Pom Pom Coral, Branch Coral, Branching Anchor CoralEuphyllia glabrescensPhoto © Animal-World: Courtesy Greg Rothschild
The Torch Coral is not only beautiful, but can also be a great surrogate anemone for your clownfish!
The gorgeous Torch Coral E. glabrescens really stands out from the other Euphyllia spp. with its flowing tentacles. The tentacles are straight with no branching and are generally very long and thin, eliminating the use for sweeper tentacles. They are tipped in a contrasting color of cream, green, or white, hence its common name. It is also a branching species.
Colors of the Torch Coral vary according to location. Some are deep chocolate brown with white tips, grayish blue with bright green tips, and even a mustard color from the Marshall Islands. They form large colonies with corallite walls forming on the outer edges. Polyps extend during the day and only partially at night.
The Torch Coral can be a little harder to care for than other Euphyllia spp., but making sure it is well fed will help ensure its success. Like others of its genus, it will be the first to warn you that the water quality in the tank is less than acceptable. Provide it with sufficient lighting, a moderate but turbid water flow, and the availability of passing food. Keep the hair algae away from it too, and it will be a happy reef inhabitant.
The E. glabrescens has been propagated in captivity. These corals are not hermatypic, which means they do not contribute to reef structures. Yet in the wild it takes 2 years for a colony to repopulate, and there is concern about over collecting these corals. In some countries they have been outlawed for collection. Propagating these corals is very important in preserving the wild colonies.
Torch Coral, Euphyllia glabrescens
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An array of color
Torch Corals, E. glabrescens, needs the minimum of moderate light, yes does much better in stronger light. Moderate water flow that is turbulent, not linear is also appreciated. Keeping them well fed with spot feeding of mysis and other minced marine flesh is important. This is one of many corals that have been banned from collection, since they take 2 years for a colony to repopulate. They are more sensitive to low water quality than other LPS and small specimens do not do well with a clownfish hosting them. Wait until the colony is larger or if the clownfish is tiny.
Torch Coral, Euphyllia glabrescens, hosted by clownfish
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Torch Coral with a pair of True Percula
This Torch Coral is JUST about the right size to be able to host clownfish. True Percula are a good choice since they do not get as large as Ocellaris (NEMO), and tend to be more gentle. Even the Skunk Clownfish varieties are a good pick. Like an anemone, your Torch Coral should be 2.5 to 3 times bigger than the clownfish's length. They are hungry corals and appreciate daily feeding, high lighting and moderate turbulent water movement.
Torch Coral, Euphyllia glabrescens, gold
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Gold with white tips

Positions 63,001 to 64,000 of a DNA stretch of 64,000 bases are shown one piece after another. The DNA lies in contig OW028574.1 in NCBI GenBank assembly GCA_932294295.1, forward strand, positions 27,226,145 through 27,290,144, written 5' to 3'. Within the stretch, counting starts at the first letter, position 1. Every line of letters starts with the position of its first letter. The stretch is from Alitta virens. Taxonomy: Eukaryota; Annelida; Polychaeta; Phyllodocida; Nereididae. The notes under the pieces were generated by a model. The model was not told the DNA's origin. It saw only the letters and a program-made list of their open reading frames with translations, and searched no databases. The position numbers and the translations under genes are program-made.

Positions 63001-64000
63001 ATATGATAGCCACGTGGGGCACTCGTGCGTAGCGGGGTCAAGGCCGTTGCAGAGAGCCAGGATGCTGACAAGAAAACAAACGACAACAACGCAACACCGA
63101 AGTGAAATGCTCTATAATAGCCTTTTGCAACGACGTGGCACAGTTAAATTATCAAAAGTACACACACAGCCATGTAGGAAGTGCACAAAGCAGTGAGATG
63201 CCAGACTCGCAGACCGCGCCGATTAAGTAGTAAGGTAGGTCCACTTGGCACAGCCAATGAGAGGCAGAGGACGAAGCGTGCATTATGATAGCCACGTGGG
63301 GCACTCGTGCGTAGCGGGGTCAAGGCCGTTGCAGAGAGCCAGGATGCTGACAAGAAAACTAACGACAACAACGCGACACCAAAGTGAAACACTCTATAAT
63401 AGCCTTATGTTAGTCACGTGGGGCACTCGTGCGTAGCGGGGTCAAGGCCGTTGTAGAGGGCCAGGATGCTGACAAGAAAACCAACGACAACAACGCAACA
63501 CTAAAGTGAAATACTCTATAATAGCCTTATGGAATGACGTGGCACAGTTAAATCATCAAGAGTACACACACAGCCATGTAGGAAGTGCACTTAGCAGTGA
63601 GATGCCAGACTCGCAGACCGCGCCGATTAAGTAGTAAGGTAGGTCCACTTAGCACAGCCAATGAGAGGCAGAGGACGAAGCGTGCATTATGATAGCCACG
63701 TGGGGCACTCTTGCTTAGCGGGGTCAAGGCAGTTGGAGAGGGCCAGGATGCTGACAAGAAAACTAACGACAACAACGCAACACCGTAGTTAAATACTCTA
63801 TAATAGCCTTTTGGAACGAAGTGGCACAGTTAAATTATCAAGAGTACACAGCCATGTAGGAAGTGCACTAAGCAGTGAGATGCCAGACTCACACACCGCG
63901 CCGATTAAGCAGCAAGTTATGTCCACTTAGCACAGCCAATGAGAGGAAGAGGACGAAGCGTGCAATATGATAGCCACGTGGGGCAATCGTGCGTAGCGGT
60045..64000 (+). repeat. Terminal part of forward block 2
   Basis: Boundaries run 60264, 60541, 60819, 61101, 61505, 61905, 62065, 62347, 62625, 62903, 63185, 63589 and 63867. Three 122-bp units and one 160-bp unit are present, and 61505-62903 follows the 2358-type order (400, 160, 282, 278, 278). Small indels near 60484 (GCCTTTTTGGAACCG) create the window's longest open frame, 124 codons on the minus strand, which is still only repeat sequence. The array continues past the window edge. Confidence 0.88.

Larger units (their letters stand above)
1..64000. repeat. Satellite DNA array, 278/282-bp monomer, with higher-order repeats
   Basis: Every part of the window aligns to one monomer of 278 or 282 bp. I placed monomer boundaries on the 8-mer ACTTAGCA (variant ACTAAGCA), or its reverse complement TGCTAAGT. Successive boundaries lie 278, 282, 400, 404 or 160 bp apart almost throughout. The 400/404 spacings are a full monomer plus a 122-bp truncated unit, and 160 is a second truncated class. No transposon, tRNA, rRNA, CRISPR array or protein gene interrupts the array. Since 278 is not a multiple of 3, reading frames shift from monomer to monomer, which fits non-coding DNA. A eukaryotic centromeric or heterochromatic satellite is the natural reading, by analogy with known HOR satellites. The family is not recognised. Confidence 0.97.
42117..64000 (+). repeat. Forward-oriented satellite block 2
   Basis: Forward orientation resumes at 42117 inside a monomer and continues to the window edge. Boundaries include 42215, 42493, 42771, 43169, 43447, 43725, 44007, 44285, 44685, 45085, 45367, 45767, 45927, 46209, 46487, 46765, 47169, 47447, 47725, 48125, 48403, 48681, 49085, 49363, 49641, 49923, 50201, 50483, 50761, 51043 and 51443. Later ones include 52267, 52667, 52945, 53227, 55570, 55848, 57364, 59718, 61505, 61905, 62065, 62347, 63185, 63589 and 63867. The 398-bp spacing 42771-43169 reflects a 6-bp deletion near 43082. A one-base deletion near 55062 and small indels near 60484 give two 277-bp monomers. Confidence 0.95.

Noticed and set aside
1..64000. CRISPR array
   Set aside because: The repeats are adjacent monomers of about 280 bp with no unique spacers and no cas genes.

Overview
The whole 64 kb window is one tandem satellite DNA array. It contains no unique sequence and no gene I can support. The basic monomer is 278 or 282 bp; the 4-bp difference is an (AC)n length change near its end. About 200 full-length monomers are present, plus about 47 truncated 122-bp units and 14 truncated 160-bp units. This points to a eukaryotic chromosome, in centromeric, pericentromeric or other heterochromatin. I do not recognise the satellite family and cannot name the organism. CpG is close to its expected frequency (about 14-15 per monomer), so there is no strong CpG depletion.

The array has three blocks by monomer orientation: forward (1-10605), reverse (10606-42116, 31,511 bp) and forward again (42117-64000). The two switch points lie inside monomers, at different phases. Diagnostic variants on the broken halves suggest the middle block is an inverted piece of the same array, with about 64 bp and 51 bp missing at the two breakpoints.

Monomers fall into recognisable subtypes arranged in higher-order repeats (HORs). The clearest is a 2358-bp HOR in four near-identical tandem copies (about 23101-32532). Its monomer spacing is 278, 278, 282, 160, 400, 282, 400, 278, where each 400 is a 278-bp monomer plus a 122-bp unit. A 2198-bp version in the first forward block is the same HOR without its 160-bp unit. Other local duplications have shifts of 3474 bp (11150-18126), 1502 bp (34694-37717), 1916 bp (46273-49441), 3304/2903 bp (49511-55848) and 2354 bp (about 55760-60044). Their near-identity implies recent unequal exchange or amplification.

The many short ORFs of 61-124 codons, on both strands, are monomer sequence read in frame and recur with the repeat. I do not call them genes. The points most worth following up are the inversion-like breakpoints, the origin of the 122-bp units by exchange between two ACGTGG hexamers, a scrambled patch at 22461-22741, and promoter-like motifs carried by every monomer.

This color is just another variation of this coral. The extreme length of the tentacles makes identifying this coral quick easy. Torch Corals resemble their name quite well. Like other LPS, they are hungry corals that should be fed daily. They like strong light, moderate water movement, good quality water parameters and need high levels of calcium to do well.
The family Euphyllidae, "... is a very large family of zooxanthellate scleractinans, that were previously grouped in the family Caryophylliidae (Mather, 1994). It includes such genera as Euphyllia, Catalyphyllia, Nemenzophyllia, Plerogyra, and Physogyra." Source: Tropical Marine Biology II, Classification of Scleractinian (Stony) Corals, by Pierre Madl, University of Vienna, 2001, Revised in Nov. 2002
Distribution / Background Euphyllia Coral Information: The Torch Coral Euphyllia glabrescens was described by Chamisso and Eysenhardt in 1821. Other names this coral is known for are Pom Pom Coral, Branch Coral, Branching Anchor Coral, and Brain Trumpet Coral (believe it or not!).
Where Euphyllia Corals Are Found: E. glabrescens are found from the Red Sea to the Marshall Islands and Samoa, and around Australia on the Great Barrier Reef, Coral Sea, and Houtman Abrolhos Islands.
Euphyllia Coral Habitat: The E. glabrescens are found in many different reef habitats. They live in colonies at depths down to 131 feet (40 m) in waters that are turbid, yet gentle, and enjoy indirect bright light. They have stinging cells to help capture small prey and to defend themselves against predators.
Description What do Euphyllia Corals look like: The identification of the Torch Coral E. glabrescens is determined more so by the shape of the polyp and not necessarily their delicate skeletal structure. They form large colonies with corallite walls forming on the outer edges with the polyps having the ability to completely retract into the skeleton. Polyps extend during the day and only partially at night. This is also a branching species.
The tentacles of the Torch Coral are straight with no branching and are generally very long and thin, eliminating the use for sweeper tentacles. The colors of the tentacles can be chocolate brown, gray-blue, or gray-green with cream, green or white tips. When feeding, the individual tentacles can elongate 2 to 3 times their normal state. Some colonies can reach over 3 feet (1 m). Lifespan is unknown.
Difficulty of Care Euphyllia Coral Care: The E. glabrescens can be easy to moderate to care for. Provide sufficient lighting and good turbid water flow, that is neither too strong or too weak. The availability of passing food will also contribute to their success. Using trial and error, by placing coral specimens in different areas of the tank, will eventually result in locating a favorite spot. This will be evident by full polyp expansion and feeding.
Due to collection procedures, they are often broken from parent colonies in the wild. A specimen may have soft tissue damage, especially if the skeleton has splintered into the fleshy polyp area. When purchasing your coral, make sure it has been in the store for a week or so and doing well before bringing it home. This will help you avoid a potentially sick coral, since they may take a few days after shipping to show ailments.
Foods / Feeding Euphyllia Coral Feeding: The Euphyllia corals, like other large polyp stony (LPS) corals, have developed several feeding strategies. Through a symbiotic relationship with a marine algae, known as zooxanthellae, they receive many of their nutrients. They also capture planktonic organisms, food particles from the water column, and can absorb dissolved organic matter.